At one point during your speech, I thought, “I need to rewind this so Bianca can hear it when she comes out of the shower.” I recorded on my phone, but I went on and rewound on the television.
Bianca comes out of the shower with a smile on her face. I asked if she heard the speech. She said, “I heard a little bit of it.”
The smile meant everything, because I had a feeling that part of your speech meant something to her. Needless to say, I let her watch and listen again.
The first female, bi-racial woman of color as vice president in United States history. Wow.
My daughter is bi-racial also. But as you are more than well-aware of, the existence of color in Americans is not received well by certain members and groups of society.
I want to say that I admire you so much for how far you’ve made it. Even if you and Mr. Biden had not won the election, NO ONE can take this from you. EVER.
But of course, you did.
I cannot express how much I enjoyed your speech and especially, how it clearly affected Bianca. See, for me, it’s not always about how much success someone sees. It’s not about what others feel of what you’re doing or how successful they think you will be. I will always appreciate effort and that a person actually does what they set out to do. These days, it seems so few people have goals and dreams, so naturally, many like to make fun of or put down others who do this. I have aspirations to become a professional screenwriter, so I most certainly get that part of it.
But Mrs. Harris, you’ve done something no other woman has ever done before. Despite what many are willing to admit, among MANY other areas, this is NOT a place many feel a woman is supposed to ever be. As a black kid growing up in Baltimore City, I had no business even wanting to be president myself, because many believed a black man was never to see that also. However, we know how that turned out.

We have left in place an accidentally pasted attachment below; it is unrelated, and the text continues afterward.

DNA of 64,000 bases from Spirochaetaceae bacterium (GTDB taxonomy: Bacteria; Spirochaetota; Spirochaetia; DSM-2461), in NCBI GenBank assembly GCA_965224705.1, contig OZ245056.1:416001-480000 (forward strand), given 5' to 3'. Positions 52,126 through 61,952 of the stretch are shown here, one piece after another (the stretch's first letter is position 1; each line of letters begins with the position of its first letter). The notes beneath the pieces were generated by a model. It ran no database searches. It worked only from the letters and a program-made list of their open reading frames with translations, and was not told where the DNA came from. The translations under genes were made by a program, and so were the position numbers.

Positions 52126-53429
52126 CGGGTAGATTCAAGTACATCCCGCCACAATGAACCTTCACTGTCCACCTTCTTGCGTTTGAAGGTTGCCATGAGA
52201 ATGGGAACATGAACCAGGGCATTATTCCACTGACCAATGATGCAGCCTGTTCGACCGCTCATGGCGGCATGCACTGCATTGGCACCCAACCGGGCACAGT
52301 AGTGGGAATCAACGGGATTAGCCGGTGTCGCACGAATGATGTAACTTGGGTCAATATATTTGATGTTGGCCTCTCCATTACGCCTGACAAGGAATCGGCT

Again, my daughter doesn’t care about the politics and the insults. She sees you doing something and setting the tone of what women and young girls can be capable of. Many will not understand this
Of course, as her father, many would say that all inspiration, motivation and lessons should come from me. I completely understand that. But there are a number of experiences Bianca will go through that as much as I love her, I could never understand. Even though she has said that she looks up to her older brother and me as her father, there will always be something missing.
I told her yesterday that women have not always been allowed to vote. I added that women have only been able to vote for just barely over 100 years. She was shocked. She assumed all this time that it was the same for men.
So I will conclude by saying this. Even in the off-chance that you do see this, you will still never know how much you have meant to not only women and young girls out there, but those of us fathers who want the absolute best for our princesses.
See, many will retort with negativity and everything they don’t like about you. Some will either directly or indirectly express that they aren’t happy I wrote this. But those won’t be the examples I will have my daughter follow. My daughter will follow the examples of the woman, the imperfect woman, the woman with flaws, the woman who chose to take a leap no other woman ever has and despite so many telling her that she should not do so.
Women like you.
Once Bianca is older and begins to sort of separate her thinking from us as she learns what it means to be a young woman, there is one thing that will always be there, along with us as her parents. When she develops those goals and dreams, something can be said at that time that could never have been said before, and that is that a woman, Kamala Harris, was the very first Vice President of the United States.
My daughter means more to me than anything or anyone else. You truly have no idea what this means for not only me as her father, but MOST importantly, for her as a little girl growing up in a world that largely feels she is still inferior to males and that my “half” (black) being in her makes her inferior to whites. You’ve basically made it clear that that kind of thinking has got to go. And you are making sure it IS gone.
“…BUT WHILE THAT MADE ME THE FIRST WOMAN IN THIS OFFICE, I WILL NOT BE THE LAST.”
I hear you, Madame Vice President.
And my daughter does, too.